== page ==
Located on the outskirts of Queens, Creedmoor Psychiatric Center opened in 1912 as a farm colony for people with mental illness. It was thought the healing surroundings of fresh air and proximity to nature would be good for patients. By 1960, the population swelled from 150 at its inception to more than 7,000. Like other similar institutions across the country, as Creedmoor became understaffed and overcrowded, conditions deteriorated until in 1984, after a murder of a patient by a staff member, it was shut down. Parts of Creedmoor still operate today as a psychiatric hospital, so it’s possible to drive through the grounds and have a look at buildings in the complex that have sat abandoned for decades.
Located off the southern tip of Manhattan, Governors Island began as a military fortress in 1741. It was decommissioned and became a Coast Guard base in 1965. The Coast Guard vacated the island in 1996, then it sat empty for a few years while public officials tried to figure out what to do with the land and the abandoned buildings. Eventually, it opened as a park in 2005, and though it has been developed significantly since then, there are still plenty of historic military buildings to explore. Not surprisingly, NYC is one of the top 16 U.S. cities for history buffs.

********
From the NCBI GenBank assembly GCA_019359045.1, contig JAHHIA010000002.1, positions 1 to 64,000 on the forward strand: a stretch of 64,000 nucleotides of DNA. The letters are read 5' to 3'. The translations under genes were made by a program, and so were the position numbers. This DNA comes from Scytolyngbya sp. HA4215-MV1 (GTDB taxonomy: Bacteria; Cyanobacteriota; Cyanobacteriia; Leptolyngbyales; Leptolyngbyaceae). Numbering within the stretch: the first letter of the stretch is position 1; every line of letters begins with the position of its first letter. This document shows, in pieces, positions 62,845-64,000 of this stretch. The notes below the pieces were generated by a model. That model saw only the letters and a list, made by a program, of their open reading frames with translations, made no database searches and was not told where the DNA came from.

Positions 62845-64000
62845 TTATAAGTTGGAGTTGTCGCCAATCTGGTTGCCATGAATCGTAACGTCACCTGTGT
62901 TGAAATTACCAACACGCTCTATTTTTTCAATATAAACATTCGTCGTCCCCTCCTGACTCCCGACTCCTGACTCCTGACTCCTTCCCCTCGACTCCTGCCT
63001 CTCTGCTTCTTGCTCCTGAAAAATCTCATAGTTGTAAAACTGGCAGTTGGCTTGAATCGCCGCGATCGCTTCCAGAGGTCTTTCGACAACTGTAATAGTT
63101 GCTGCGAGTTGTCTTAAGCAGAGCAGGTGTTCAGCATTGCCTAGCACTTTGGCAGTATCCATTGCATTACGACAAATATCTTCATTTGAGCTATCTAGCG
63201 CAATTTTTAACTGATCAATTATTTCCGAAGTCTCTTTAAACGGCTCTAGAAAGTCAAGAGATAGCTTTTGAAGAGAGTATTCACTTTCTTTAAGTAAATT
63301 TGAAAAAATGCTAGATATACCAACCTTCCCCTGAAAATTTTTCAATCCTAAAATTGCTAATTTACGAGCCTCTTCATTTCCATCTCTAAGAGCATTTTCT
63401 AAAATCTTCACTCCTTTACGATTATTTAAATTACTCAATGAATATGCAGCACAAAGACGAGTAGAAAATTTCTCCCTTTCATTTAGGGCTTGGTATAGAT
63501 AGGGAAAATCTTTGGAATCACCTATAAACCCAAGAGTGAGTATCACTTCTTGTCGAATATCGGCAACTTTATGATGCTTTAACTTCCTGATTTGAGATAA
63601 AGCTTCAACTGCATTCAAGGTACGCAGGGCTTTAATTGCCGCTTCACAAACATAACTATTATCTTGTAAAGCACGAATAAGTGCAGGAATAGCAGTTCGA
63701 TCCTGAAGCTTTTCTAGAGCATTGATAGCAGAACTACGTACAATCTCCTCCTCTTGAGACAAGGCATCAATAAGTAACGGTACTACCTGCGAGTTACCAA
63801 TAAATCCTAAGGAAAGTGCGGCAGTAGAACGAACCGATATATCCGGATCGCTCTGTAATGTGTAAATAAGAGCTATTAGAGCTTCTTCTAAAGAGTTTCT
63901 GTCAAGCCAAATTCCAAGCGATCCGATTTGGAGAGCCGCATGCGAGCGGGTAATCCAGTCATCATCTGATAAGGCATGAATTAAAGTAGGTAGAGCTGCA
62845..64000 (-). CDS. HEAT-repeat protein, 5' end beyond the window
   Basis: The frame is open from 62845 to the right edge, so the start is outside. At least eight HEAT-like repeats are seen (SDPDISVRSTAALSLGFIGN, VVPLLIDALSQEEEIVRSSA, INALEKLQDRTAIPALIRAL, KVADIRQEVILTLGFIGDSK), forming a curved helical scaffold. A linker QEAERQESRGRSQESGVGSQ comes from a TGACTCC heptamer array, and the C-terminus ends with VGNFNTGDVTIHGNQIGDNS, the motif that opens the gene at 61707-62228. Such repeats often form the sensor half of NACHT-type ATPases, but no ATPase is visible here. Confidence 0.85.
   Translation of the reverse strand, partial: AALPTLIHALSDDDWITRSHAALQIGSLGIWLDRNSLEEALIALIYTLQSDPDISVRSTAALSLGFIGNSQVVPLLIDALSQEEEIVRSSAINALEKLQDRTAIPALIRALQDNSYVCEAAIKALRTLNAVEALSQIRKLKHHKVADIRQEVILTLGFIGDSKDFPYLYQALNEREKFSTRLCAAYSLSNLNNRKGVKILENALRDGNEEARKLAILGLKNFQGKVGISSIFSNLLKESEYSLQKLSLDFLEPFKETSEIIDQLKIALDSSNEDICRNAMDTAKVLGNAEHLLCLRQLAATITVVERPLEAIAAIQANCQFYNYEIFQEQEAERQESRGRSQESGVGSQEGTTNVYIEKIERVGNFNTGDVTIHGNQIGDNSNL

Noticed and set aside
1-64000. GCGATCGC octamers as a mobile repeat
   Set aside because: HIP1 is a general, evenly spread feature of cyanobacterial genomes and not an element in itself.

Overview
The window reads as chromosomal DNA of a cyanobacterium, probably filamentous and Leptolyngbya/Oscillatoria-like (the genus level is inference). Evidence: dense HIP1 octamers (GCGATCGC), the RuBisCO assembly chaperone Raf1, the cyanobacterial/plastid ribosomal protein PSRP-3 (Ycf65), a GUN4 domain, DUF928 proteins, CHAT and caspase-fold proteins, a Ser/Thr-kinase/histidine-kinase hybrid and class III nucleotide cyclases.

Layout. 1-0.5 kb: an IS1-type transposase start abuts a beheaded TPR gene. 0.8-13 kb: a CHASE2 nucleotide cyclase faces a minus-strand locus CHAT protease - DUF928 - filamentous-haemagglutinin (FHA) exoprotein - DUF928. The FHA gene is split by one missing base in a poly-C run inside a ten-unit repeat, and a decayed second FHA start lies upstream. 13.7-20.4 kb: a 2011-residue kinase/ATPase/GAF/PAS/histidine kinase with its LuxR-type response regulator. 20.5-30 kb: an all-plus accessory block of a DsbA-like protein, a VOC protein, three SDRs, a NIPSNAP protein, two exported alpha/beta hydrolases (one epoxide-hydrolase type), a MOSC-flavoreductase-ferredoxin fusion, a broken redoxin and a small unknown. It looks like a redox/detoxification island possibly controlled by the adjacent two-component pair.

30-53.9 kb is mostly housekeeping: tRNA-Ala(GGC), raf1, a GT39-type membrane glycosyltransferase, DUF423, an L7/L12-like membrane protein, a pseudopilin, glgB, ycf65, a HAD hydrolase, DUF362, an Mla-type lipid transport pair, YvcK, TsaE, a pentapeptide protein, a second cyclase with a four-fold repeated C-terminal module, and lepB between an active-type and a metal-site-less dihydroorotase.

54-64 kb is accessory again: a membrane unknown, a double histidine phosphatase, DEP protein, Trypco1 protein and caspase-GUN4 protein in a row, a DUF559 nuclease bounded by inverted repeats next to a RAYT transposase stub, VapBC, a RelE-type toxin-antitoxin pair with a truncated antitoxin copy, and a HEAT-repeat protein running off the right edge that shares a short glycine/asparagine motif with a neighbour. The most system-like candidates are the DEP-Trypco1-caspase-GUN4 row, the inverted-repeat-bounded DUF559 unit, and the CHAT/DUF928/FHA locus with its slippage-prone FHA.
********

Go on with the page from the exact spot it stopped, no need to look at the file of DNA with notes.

Old Croton Aqueduct Weir
Technically located just beyond New York City’s borders in the town of Ossining, the Old Croton Aqueduct was an engineering marvel, constructed to bring fresh, clean water to the city. Some of the most striking features are the weirs, which date back to 1842 and are maintenance chambers that allowed operators to access the water. This section of the aqueduct closed in 1965 and now is part of a park. You can take a guided tour of the weirs for an inside look into how New York City gained access to its water supply—unlike these 10 forbidden places around the world no one is allowed to visit.